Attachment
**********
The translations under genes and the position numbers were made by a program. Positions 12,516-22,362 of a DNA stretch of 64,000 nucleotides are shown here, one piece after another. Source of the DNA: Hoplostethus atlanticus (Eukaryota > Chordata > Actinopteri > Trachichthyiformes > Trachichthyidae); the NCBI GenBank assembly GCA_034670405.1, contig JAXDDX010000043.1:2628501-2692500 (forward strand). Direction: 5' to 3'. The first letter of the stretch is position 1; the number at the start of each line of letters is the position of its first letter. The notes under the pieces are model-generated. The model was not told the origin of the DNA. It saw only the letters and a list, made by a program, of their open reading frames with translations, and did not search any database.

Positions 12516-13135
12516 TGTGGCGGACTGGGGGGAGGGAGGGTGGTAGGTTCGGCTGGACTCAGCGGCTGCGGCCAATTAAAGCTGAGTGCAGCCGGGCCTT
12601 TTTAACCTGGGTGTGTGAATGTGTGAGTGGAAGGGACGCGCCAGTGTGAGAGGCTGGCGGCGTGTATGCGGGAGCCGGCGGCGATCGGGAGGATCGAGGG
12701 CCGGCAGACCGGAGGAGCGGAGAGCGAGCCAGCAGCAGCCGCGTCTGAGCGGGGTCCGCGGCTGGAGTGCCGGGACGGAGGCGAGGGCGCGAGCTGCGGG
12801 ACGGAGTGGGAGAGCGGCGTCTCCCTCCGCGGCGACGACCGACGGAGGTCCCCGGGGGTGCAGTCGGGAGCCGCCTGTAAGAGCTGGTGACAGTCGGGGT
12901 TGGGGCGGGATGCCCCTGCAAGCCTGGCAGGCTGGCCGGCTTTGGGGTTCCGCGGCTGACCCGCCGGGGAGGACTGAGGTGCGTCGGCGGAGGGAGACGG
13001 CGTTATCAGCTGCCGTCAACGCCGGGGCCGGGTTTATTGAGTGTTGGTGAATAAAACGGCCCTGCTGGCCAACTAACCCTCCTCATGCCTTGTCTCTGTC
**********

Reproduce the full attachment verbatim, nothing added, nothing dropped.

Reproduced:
The translations under genes and the position numbers were made by a program. Positions 12,516-22,362 of a DNA stretch of 64,000 nucleotides are shown here, one piece after another. Source of the DNA: Hoplostethus atlanticus (Eukaryota > Chordata > Actinopteri > Trachichthyiformes > Trachichthyidae); the NCBI GenBank assembly GCA_034670405.1, contig JAXDDX010000043.1:2628501-2692500 (forward strand). Direction: 5' to 3'. The first letter of the stretch is position 1; the number at the start of each line of letters is the position of its first letter. The notes under the pieces are model-generated. The model was not told the origin of the DNA. It saw only the letters and a list, made by a program, of their open reading frames with translations, and did not search any database.

Positions 12516-13135
12516 TGTGGCGGACTGGGGGGAGGGAGGGTGGTAGGTTCGGCTGGACTCAGCGGCTGCGGCCAATTAAAGCTGAGTGCAGCCGGGCCTT
12601 TTTAACCTGGGTGTGTGAATGTGTGAGTGGAAGGGACGCGCCAGTGTGAGAGGCTGGCGGCGTGTATGCGGGAGCCGGCGGCGATCGGGAGGATCGAGGG
12701 CCGGCAGACCGGAGGAGCGGAGAGCGAGCCAGCAGCAGCCGCGTCTGAGCGGGGTCCGCGGCTGGAGTGCCGGGACGGAGGCGAGGGCGCGAGCTGCGGG
12801 ACGGAGTGGGAGAGCGGCGTCTCCCTCCGCGGCGACGACCGACGGAGGTCCCCGGGGGTGCAGTCGGGAGCCGCCTGTAAGAGCTGGTGACAGTCGGGGT
12901 TGGGGCGGGATGCCCCTGCAAGCCTGGCAGGCTGGCCGGCTTTGGGGTTCCGCGGCTGACCCGCCGGGGAGGACTGAGGTGCGTCGGCGGAGGGAGACGG
13001 CGTTATCAGCTGCCGTCAACGCCGGGGCCGGGTTTATTGAGTGTTGGTGAATAAAACGGCCCTGCTGGCCAACTAACCCTCCTCATGCCTTGTCTCTGTC